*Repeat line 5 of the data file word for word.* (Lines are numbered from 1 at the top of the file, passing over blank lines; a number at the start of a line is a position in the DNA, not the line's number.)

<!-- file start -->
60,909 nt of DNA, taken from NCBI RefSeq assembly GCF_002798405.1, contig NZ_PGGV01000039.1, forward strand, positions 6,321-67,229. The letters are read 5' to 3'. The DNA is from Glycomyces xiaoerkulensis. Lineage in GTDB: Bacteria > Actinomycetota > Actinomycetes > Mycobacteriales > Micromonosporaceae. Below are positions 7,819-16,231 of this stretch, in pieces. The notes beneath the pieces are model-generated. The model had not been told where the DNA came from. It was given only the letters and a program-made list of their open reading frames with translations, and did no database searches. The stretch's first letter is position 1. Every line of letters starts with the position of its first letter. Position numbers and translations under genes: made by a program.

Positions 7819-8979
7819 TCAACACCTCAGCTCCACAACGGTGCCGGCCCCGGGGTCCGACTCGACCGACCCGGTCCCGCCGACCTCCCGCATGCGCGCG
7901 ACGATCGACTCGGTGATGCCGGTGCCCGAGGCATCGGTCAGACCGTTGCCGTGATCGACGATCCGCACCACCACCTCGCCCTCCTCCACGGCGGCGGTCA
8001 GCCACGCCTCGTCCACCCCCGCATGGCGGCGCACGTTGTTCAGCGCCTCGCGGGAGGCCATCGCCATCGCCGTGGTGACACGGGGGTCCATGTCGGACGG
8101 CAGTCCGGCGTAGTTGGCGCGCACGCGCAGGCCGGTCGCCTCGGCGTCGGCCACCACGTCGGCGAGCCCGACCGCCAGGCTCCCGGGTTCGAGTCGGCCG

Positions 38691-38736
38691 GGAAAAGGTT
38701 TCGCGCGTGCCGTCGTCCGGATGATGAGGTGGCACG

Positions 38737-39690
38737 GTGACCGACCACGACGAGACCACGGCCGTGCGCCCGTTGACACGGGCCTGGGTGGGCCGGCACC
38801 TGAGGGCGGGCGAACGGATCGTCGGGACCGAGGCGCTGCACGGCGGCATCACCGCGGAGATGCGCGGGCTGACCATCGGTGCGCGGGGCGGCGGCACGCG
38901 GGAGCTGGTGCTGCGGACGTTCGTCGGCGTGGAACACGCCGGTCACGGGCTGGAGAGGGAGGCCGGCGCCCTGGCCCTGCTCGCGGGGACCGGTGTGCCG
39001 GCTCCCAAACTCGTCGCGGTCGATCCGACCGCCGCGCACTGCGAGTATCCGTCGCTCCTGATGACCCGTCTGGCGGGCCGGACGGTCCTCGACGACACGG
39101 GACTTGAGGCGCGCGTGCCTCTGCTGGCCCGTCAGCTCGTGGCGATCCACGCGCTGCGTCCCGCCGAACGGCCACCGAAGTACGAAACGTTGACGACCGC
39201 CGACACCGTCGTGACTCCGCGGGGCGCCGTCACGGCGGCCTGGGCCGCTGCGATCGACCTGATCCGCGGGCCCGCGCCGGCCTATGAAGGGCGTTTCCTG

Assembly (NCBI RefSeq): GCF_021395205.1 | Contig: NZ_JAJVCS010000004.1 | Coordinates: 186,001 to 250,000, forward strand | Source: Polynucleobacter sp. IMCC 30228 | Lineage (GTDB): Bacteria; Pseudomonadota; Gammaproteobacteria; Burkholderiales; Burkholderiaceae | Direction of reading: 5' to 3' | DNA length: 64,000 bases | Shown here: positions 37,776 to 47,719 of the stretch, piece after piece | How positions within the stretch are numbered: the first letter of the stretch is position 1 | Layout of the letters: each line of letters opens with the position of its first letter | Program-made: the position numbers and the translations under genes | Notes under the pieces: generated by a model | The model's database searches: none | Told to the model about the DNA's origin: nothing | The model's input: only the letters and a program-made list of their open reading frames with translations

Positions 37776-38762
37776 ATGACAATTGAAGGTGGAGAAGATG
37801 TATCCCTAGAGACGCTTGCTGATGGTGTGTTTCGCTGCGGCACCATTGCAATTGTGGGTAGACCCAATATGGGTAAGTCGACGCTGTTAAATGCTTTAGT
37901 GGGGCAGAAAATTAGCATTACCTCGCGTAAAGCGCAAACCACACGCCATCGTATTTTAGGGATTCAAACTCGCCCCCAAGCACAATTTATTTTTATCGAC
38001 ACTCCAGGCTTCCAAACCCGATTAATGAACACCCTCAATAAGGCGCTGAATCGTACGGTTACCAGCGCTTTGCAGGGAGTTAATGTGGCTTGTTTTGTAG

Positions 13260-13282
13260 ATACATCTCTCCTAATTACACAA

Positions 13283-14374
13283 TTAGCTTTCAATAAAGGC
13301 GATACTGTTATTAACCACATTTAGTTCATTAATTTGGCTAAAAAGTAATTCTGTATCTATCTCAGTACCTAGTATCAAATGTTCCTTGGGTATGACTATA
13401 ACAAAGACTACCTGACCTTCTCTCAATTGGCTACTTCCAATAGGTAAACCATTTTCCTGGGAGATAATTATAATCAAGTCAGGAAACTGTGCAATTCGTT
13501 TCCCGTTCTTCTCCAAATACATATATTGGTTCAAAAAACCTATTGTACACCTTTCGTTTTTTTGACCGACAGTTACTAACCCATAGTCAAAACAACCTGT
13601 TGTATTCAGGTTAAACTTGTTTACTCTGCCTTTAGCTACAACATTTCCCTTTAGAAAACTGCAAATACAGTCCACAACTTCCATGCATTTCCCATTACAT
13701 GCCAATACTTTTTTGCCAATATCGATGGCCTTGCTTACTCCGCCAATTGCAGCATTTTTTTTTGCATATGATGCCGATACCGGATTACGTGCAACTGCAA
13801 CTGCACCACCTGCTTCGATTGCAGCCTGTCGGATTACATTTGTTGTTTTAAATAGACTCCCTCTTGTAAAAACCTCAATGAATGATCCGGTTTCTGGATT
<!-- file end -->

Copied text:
8001 GCCACGCCTCGTCCACCCCCGCATGGCGGCGCACGTTGTTCAGCGCCTCGCGGGAGGCCATCGCCATCGCCGTGGTGACACGGGGGTCCATGTCGGACGG